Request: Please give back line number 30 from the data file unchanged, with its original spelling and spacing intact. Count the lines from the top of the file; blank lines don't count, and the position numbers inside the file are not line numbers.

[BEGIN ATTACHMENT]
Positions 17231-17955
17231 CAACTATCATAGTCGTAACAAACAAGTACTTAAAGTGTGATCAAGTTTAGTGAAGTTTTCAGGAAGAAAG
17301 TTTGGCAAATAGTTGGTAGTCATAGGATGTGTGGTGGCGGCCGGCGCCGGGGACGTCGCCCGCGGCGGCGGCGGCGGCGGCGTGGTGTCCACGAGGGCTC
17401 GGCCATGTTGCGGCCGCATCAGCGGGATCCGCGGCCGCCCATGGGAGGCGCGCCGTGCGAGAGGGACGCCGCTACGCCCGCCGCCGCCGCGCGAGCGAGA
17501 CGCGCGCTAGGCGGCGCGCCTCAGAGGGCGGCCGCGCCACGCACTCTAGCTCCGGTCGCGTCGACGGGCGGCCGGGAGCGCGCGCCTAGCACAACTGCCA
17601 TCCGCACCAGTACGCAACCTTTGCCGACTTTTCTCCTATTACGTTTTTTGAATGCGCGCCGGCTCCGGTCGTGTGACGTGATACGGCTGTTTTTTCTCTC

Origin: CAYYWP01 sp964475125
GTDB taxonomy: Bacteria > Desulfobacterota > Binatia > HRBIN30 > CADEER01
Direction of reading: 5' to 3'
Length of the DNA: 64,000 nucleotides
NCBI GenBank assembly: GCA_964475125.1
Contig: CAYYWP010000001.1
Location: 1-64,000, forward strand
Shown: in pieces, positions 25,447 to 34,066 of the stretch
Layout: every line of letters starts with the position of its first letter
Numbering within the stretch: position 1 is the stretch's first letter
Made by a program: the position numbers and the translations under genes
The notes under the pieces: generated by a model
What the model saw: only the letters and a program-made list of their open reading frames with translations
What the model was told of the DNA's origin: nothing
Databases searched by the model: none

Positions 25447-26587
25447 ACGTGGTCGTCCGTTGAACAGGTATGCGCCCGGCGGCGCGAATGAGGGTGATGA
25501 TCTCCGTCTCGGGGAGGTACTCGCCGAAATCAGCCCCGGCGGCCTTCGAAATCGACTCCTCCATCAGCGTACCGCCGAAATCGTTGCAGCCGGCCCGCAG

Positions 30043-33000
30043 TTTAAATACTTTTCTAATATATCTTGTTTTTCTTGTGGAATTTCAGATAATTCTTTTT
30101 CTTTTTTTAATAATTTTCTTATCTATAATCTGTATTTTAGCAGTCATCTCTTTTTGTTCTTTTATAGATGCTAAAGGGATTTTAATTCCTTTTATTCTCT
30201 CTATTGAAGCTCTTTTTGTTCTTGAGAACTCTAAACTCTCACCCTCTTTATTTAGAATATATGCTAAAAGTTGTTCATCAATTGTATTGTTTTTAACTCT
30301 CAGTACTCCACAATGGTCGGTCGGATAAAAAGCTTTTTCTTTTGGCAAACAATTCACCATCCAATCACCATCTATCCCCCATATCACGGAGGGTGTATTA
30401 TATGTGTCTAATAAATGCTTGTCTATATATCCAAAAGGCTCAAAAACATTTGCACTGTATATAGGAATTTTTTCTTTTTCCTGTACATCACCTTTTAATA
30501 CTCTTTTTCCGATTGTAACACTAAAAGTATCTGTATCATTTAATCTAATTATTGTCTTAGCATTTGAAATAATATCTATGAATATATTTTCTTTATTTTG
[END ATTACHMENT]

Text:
30401 TATGTGTCTAATAAATGCTTGTCTATATATCCAAAAGGCTCAAAAACATTTGCACTGTATATAGGAATTTTTTCTTTTTCCTGTACATCACCTTTTAATA